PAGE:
Live your Unitarian Universalist values out loud. Make your year-end gift today!
In "Windows and Mirrors," a Tapestry of Faith program
Using Leader Resource 2 or another labyrinth design, find a spot on the ground or floor to begin the pattern. With tape or blocks, create a large, walkable labyrinth. The children can make the labyrinth together with you, or, you may prefer to construct the labyrinth together with the guests who will join the group.
Once the pattern is complete, gather everyone for a chalice-lighting or another ritual you have chosen. Or, simply begin playing contemplative music to start the labyrinth walk. Give each participant a lit candle to slowly, with deliberation, walk to the center and back out of the labyrinth. Invite them to rest a moment at the center and take three deep breaths. Foster a sense of solitude for each participant by leaving enough time and space between them.
As each participant completes their labyrinth walk, invite them to extinguish their candle and join a silent circle. When all have walked the labyrinth, lead a conversation using these questions:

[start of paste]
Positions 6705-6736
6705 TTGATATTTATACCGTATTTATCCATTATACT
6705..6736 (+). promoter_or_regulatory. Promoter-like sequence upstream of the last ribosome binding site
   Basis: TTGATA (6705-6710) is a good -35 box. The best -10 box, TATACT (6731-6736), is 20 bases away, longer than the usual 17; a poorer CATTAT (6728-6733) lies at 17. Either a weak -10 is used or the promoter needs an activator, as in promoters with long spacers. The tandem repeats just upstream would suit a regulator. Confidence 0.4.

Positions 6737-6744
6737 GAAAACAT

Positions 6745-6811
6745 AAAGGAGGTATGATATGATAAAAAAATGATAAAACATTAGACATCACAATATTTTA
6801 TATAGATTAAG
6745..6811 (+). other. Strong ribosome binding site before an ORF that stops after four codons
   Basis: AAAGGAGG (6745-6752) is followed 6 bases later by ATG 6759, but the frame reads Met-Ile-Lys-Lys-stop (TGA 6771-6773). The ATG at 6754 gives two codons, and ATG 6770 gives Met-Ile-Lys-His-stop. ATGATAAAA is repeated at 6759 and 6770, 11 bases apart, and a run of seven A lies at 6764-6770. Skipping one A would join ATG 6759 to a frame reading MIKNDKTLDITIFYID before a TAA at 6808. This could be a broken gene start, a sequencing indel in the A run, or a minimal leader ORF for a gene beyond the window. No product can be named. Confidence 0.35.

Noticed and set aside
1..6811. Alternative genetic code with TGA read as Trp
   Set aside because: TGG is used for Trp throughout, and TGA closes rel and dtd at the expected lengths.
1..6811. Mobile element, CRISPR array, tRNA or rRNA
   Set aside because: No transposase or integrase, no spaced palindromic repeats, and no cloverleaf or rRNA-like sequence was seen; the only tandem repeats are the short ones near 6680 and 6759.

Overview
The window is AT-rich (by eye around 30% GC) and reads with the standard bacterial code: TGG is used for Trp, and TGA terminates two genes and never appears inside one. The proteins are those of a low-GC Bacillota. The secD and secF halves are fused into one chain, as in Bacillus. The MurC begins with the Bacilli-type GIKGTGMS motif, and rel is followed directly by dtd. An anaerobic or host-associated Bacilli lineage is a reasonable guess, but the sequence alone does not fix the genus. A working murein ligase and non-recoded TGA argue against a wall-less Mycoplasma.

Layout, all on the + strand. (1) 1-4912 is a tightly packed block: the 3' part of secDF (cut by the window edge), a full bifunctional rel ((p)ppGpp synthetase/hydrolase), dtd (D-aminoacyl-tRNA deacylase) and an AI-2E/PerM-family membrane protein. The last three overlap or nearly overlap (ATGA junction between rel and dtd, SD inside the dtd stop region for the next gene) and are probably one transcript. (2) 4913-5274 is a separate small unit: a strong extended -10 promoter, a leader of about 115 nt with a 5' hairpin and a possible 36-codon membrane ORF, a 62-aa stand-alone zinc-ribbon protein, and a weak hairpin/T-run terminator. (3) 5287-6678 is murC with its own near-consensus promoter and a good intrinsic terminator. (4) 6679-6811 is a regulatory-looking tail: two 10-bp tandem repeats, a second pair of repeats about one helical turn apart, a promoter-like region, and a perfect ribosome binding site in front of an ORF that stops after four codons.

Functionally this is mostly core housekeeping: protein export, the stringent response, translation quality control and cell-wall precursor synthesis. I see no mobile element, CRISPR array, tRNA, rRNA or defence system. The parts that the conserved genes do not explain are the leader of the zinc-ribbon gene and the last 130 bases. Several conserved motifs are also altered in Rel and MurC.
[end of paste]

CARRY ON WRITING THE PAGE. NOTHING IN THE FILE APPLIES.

What was it like to use the labyrinth?
What feelings did you notice while you were using the labyrinth?
What did you see? Hear? Feel?
How easy or hard was it to be silent?
How was the labyrinth like a maze? Unlike a maze?
Did you think about who you are inside? Things outside yourself?
Did you think about your gratitude for something, a regret you have, or a hope?
Were you thinking in words, in pictures or in another kind of thought?
Affirm all responses. When all who wish to speak have done so, ask the group:
What might you take from this experience into a prayer or meditation practice of your own?
What ideas does the labyrinth offer for our congregational worship together?
Thank the children (or everyone) for making the labyrinth and everyone for sharing it together.
Participants who are non-sighted can walk the labyrinth with an adult. Some participants with limited mobility may be able to maintain a contemplative focus while walking the labyrinth.
If someone needs help, partner them with an adult. Afterward, you might ask each partner in what ways they felt a shared experience, and in what ways they felt solitude while walking the labyrinth.
For more information contact web @ uua.org.
This work is made possible by the generosity of individual donors and congregations.
Please consider making a donation today.
Last updated on Thursday, October 27, 2011.
Sidebar Content, Page Navigation
More Ways to Search
Donate to Support This Program and the Ongoing Work of the UUA
Read or subscribe to UUA.org Updates for the latest additions to our site.
Learn more about the Beliefs & Principles of Unitarian Universalism, or read our online magazine, UU World, for features on today's Unitarian Universalists. Visit an online UU church, or find a congregation near you.